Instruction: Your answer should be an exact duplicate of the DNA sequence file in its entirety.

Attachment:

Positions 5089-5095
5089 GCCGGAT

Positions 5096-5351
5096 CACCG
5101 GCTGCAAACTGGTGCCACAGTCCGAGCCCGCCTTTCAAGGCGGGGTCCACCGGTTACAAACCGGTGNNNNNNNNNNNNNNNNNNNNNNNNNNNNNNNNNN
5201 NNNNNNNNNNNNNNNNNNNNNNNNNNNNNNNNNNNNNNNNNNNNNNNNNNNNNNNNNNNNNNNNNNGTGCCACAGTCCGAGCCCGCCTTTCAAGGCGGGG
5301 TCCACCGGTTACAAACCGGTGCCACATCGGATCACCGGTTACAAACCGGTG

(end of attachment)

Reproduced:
Positions 5089-5095
5089 GCCGGAT

Positions 5096-5351
5096 CACCG
5101 GCTGCAAACTGGTGCCACAGTCCGAGCCCGCCTTTCAAGGCGGGGTCCACCGGTTACAAACCGGTGNNNNNNNNNNNNNNNNNNNNNNNNNNNNNNNNNN
5201 NNNNNNNNNNNNNNNNNNNNNNNNNNNNNNNNNNNNNNNNNNNNNNNNNNNNNNNNNNNNNNNNNNGTGCCACAGTCCGAGCCCGCCTTTCAAGGCGGGG
5301 TCCACCGGTTACAAACCGGTGCCACATCGGATCACCGGTTACAAACCGGTG